The Estimating Problem

THE ESTIMATING PROBLEM1 Barbara just received the good news: She was assigned as the project manager for a project that her company won as part of competitive bidding. Whenever a request for proposal (RFP) comes into Barbara’s company, a committee composed mainly of senior managers reviews the RFP. If the decision is made to bid on the job, the RFP is turned over to the Proposal Department. Part of the Proposal Department is an estimating group that is responsible for estimating all work. If the estimating group has no previous history concerning some of the deliverables or work packages and is unsure about the time and cost for the work, the estimating team will then ask the functional managers for assistance with estimating. Project managers like Barbara do not often participate in the bidding process. Usually, their first knowledge about the project comes after the contract is awarded to their company and they are assigned as the project manager. Some project managers are highly optimistic and trust the estimates that were submitted in the bid implicitly unless, of course, a significant span of time has elapsed between the date of submittal of the proposal and the final contract award date. Barbara, however, is somewhat pessimistic. She believes that accepting the estimates as they were submitted in the proposal is like playing Russian roulette. As such, Barbara prefers to review the estimates. One of the most critical work packages in the project was estimated at twelve weeks using one grade 7 employee full time. Barbara had performed this task on previous projects and it required one person full time for fourteen weeks. Barbara asked the estimating group how they arrived at this estimate. The estimating group responded that they used the three-point estimate where the optimistic time was four weeks, the most likely time was thirteen weeks, and the pessimistic time was sixteen weeks. Barbara believed that the three-point estimate was way off of the mark. The only way that this work package could ever be completed in four weeks would be for a very small project nowhere near the complexity of Barbara’s project. Therefore, the estimating group was not considering any complexity factors when using the three-point estimate. Had the estimating group used the triangular distribution where each of the three estimates had an equal likelihood of occurrence, the final estimate would have been thirteen weeks. This was closer to the fourteen weeks that Barbara thought the work package would take. While a difference of 1 week seems small, it could have a serious impact on Barbara’s project and incur penalties for late delivery. Barbara was now still confused and decided to talk to Peter, the employee that was assigned to do this task. Barbara had worked with Peter on previous projects. Peter was a grade 9 employee and considered to be an expert in this work package. As part of the discussions with Barbara, Peter made the following comments: I have seen estimating data bases that include this type of work package and they all estimate the work package at about 14 weeks. I do not understand why our estimating group prefers to use the three point estimate. “Does the typical data base account for project complexity when considering the estimates?”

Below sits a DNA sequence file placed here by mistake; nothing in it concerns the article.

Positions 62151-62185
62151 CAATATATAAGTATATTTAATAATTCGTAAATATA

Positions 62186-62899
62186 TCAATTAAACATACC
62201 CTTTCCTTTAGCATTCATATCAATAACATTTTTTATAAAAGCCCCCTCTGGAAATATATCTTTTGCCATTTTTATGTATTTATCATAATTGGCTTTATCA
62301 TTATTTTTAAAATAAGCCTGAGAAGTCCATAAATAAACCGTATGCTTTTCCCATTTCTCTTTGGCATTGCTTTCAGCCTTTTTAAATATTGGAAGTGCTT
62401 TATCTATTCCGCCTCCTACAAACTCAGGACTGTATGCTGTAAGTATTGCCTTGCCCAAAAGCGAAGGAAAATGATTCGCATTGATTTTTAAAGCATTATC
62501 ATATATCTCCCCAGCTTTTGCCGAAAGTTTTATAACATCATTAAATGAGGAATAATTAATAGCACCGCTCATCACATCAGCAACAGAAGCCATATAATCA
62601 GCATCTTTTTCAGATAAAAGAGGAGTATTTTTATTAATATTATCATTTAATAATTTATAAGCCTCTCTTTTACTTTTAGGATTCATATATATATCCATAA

asked Barbara. Peter responded: Some data bases have techniques for considering complexity, but mostly they just assume an average complexity level. When complexity is important, as it is in our project, analogy estimating would be better. Using analogy estimating and comparing the complexity of the work package on this project to the similar works packages I have completed, I would say that 16–17 weeks is closer to reality, and let’s hope I do not get removed from the project to put out a fire somewhere else in the company. That would be terrible. It is impossible for me to get it done in 12 weeks. And adding more people to this work package will not shorten the schedule. It may even make it worse. Barbara then asked Peter one more question: Peter, you are a grade 9 and considered as the subject matter expert. If a grade 7 had been assigned, as the estimating group had said, how long would it have taken the grade 7 to do the job? “Probably about 20 weeks or so,” responded Peter. QUESTIONS 1. How many different estimating techniques were discussed in the case? 2. If each estimate is different, how does a project manager decide that one estimate is better than another? 3. If you were the project manager, which estimate would you use? Case Study 735

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